I anticipate that many readers of this article would agree that the quality of education in America has been in a steady state of decline for decades. The causes of this downslope categorically range between political, cultural, anthropological and economic, and the case could be made that none of these are mutually exclusive. In blazing a path forward to renewal, the rest of this article will be centered in the anthropological roots upon which the likes of Plato, Aristotle, Sts. Paul, Augustine, Thomas Aquinas, et. al., have focused over many centuries, in blending a deep understanding of the human condition with a roadmap to high earthly civilization, and ultimately heaven, via education.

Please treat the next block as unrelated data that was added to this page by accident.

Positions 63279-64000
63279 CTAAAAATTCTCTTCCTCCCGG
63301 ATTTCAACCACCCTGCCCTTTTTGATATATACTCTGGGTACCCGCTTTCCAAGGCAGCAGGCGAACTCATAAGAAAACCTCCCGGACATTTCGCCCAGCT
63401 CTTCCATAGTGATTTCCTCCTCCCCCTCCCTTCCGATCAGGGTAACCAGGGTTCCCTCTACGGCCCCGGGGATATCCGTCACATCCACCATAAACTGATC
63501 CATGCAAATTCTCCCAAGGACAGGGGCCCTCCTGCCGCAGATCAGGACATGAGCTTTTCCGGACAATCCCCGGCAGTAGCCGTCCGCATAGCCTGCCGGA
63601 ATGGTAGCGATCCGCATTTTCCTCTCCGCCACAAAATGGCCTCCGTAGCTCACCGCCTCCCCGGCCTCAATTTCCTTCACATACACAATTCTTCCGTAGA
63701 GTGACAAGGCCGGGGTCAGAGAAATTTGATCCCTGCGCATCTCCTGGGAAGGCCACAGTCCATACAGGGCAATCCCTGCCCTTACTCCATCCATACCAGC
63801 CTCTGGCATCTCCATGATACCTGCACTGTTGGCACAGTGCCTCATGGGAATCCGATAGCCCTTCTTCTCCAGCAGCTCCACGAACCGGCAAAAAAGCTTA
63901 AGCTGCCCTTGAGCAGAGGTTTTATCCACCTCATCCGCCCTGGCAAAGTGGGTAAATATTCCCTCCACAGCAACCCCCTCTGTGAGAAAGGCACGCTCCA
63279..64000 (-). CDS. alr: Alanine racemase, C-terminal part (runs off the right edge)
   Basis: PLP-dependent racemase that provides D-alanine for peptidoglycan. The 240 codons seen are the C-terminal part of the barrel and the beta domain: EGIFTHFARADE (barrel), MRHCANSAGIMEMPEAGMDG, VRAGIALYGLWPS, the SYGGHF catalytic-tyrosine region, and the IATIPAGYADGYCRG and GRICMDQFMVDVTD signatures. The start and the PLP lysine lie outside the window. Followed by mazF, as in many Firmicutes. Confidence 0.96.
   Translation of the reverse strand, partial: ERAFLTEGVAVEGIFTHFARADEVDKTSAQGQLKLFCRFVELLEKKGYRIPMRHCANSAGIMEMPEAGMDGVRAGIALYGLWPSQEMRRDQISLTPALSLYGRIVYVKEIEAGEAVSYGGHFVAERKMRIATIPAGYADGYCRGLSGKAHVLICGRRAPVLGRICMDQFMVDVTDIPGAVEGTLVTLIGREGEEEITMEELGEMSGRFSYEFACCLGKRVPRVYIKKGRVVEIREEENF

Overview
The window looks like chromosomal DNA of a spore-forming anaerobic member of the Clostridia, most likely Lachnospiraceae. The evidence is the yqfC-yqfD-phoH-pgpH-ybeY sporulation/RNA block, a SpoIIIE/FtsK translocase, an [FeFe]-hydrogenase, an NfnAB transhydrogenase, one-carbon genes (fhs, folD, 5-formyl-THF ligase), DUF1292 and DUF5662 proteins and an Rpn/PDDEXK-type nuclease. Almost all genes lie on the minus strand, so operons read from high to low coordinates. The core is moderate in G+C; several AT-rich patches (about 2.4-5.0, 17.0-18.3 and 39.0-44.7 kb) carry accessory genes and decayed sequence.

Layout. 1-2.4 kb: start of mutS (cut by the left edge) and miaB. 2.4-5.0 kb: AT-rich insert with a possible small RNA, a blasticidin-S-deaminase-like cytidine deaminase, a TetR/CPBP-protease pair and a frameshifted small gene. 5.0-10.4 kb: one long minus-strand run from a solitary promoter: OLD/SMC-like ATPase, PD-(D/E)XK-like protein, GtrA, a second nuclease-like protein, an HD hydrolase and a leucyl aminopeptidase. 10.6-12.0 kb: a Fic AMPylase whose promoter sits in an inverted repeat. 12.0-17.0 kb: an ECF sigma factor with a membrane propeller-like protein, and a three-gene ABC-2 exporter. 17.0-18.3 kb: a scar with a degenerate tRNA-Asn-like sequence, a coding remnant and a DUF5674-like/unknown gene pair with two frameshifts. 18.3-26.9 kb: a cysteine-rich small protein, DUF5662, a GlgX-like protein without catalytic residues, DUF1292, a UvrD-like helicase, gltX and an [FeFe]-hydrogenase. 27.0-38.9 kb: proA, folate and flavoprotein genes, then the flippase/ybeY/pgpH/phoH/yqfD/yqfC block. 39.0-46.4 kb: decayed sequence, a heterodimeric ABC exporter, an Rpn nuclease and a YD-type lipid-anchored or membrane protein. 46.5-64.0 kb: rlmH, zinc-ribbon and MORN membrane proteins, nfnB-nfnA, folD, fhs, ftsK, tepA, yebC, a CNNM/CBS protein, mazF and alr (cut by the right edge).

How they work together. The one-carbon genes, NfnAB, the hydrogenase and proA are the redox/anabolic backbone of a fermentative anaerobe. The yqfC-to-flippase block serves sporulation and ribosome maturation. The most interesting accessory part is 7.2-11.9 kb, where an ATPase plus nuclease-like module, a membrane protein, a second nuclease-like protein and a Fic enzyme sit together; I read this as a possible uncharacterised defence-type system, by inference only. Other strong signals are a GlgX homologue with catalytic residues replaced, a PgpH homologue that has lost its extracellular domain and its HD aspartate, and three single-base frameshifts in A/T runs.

As a springboard to this path, I’d like to identify two prominent errors in our current thinking about who we are as humans which permeate modern western educational philosophy: (1) that humans are inherently “good”, and are taught to be “bad”, and (2) that enrichment of the mind is the sole objective of formal education in a civilized society. To the extent that there is even general agreement amongst the members of a collection of humans on what constitutes something “good” vs. “bad” can the former premise (or its converse) asserted; the latter is largely predicated on the confluence of the “I think, therefore I am” philosophy of Rene’ Descartes and the increasingly pure reliance on scientific method to describe what does and does not exist in the world, and how what does exist came to be, with no thought to the meaning nor purpose of that which has been observed (or not). The humanness of the scientists and their followers is unexplainable via this method, and thus ignored. Modern education is now essentially a disembodied intellectual exercise, with “extracurricular” activities thrown in merely to provide breaks and distractions from the “real” learning.